Healing Relationships by Connecting Psychology to Mediation. Member Spotlight: Kongit Farrell

In the way to a satisfied and joyful living, many studies over the years confirmed that the capacity to cultivate positive and healthy relationships with others, and especially with the ones we love, is certainly the most important factor. The same view is shared by Kongit Farrell as she carries more than 13 years as mental health professional with a key specialization in marriage and family therapy and working in Los Angeles. Not solely couples, Kongit has earned cross-cutting experience working with businesses and health organizations by supporting their employees to overcome psychological, socio-relational, communication and conflict-related challenges. Enthusiast of the contribution that mediation and conflict resolution principles can bring to the psychological practice, Kongit is currently training as a Mediator at the Columbia University. Last but not least, she is teaching as a professor at the Pepperdine University

Q and A with Kongit

Thank you Kongit for being here today, it is a pleasure to meet you. To get our conversation started, can you tell me a bit more about your passion for psychology, how did it begin? 

First and foremost, I obtained an undergraduate degree in Human Interaction at the University of Southern California. What fascinated me was understanding people more, like what drives people to certain behaviors or what motivates people to do a certain thing, and how we can work together to improve our common condition. After I got graduated, I realized I wanted to go deeper in the subject, thus I pursued a master’s in Clinical Psychology at the Pepperdine University Graduate School of Education and Psychology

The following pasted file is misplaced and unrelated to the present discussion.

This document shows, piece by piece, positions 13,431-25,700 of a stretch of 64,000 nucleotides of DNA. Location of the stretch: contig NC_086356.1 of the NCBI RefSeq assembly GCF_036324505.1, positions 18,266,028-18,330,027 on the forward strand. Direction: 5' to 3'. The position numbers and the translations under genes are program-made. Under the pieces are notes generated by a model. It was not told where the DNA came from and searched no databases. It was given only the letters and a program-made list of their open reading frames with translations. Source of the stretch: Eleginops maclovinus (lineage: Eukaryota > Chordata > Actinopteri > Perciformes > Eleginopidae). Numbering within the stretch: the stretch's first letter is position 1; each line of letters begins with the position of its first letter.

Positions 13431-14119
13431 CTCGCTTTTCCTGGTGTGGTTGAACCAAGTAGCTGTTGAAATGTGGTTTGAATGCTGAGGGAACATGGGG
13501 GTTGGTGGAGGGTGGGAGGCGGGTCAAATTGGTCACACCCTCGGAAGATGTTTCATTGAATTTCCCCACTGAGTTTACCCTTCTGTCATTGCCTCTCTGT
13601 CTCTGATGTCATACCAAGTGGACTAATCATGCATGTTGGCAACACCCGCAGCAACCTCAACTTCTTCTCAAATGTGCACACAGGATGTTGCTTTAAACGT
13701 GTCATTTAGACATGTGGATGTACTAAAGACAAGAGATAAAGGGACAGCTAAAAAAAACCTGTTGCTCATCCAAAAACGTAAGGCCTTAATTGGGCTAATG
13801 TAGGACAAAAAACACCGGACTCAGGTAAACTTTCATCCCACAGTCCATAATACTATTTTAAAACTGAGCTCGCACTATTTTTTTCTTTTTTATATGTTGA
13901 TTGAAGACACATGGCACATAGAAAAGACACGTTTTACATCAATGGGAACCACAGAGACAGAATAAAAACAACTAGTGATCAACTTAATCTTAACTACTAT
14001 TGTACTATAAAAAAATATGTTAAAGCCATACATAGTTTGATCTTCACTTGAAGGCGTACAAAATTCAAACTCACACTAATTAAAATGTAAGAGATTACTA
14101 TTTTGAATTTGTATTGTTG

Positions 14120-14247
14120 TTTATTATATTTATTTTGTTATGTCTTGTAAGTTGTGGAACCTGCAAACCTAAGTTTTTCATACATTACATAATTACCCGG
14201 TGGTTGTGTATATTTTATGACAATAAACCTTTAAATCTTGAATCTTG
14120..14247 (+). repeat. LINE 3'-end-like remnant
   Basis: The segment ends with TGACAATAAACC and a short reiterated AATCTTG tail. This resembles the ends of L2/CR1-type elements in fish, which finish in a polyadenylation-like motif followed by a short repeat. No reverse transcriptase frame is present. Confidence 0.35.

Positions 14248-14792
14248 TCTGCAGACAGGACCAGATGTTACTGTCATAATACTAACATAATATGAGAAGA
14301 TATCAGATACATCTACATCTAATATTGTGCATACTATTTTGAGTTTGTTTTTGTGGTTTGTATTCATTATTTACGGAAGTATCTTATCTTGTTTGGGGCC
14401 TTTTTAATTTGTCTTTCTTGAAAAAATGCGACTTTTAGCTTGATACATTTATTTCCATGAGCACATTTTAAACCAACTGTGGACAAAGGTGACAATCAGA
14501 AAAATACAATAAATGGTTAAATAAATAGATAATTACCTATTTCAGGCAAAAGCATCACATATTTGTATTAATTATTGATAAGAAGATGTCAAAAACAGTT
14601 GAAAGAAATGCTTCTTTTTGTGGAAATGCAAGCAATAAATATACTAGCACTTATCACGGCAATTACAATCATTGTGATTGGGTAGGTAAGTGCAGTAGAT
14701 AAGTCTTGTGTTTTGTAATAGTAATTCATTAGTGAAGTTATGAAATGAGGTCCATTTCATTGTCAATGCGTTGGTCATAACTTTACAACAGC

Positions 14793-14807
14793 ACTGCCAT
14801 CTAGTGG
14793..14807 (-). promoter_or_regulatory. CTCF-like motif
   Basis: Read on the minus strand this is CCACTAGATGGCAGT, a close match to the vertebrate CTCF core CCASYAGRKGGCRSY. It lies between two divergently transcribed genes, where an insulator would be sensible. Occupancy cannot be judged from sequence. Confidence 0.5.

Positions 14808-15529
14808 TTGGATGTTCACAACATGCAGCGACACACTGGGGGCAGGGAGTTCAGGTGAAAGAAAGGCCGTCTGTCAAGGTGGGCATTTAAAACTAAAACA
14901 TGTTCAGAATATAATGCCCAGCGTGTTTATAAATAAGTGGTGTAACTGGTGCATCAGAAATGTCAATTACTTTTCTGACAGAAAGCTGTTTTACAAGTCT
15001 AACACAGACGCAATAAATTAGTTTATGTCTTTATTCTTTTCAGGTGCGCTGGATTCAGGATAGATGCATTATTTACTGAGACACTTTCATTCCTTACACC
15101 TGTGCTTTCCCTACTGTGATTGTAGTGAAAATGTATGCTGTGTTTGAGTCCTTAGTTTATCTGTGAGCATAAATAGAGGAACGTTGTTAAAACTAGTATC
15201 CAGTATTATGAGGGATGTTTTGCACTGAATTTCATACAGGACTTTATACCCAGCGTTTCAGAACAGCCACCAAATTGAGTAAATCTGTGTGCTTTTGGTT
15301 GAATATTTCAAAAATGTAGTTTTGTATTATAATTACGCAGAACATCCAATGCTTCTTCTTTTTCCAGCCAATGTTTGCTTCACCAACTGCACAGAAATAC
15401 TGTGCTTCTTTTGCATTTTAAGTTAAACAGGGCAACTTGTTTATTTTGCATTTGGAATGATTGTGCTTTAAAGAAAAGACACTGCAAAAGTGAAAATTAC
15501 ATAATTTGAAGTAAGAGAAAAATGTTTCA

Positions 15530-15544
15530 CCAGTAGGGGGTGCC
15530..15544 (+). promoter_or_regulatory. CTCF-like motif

I think my interest for human psychology, and predisposition to it, has always been natural. My friends always used to come to me with a problem and, after I had talked to them about it, the results were mostly positive. One day I realized I could do this for a living. It is simply spontaneous; it does not feel like it is a big stretch for me. 

How would your career take off afterwards? 

The first steps were quite mixed to be honest. Firstly, I got a White House internship, interning for the first lady; at that time, it was Hillary Clinton. After that, I was appointed Commissioner to the Los Angeles County Department of Public Social Services. What I did was mostly undercover investigation and reporting to the county supervisors about how things were run in the area. I also did some TV and commercial work but nothing big, just for paying the studies. When I got into my master’s in clinical psychology, I worked as a practitioner with people that were homeless and coming out of mental institutions.

After I got licensed, I transitioned into private practice, and I started my own business. Since 2010, I have just been growing the business working mostly with couples and mental health institutions. Most part of my work revolves around family and couples therapy, premarital arrangements, regular couples counseling and I am also a sex therapist. And I am going to build out the mediation part of it as soon as I finish the conflict resolution course from the Columbia University.

Speaking about that, I see that you are taking a Conflict Resolution course at the Columbia University through which you will become a certified mediator, what specifically led you to become passionate about mediation?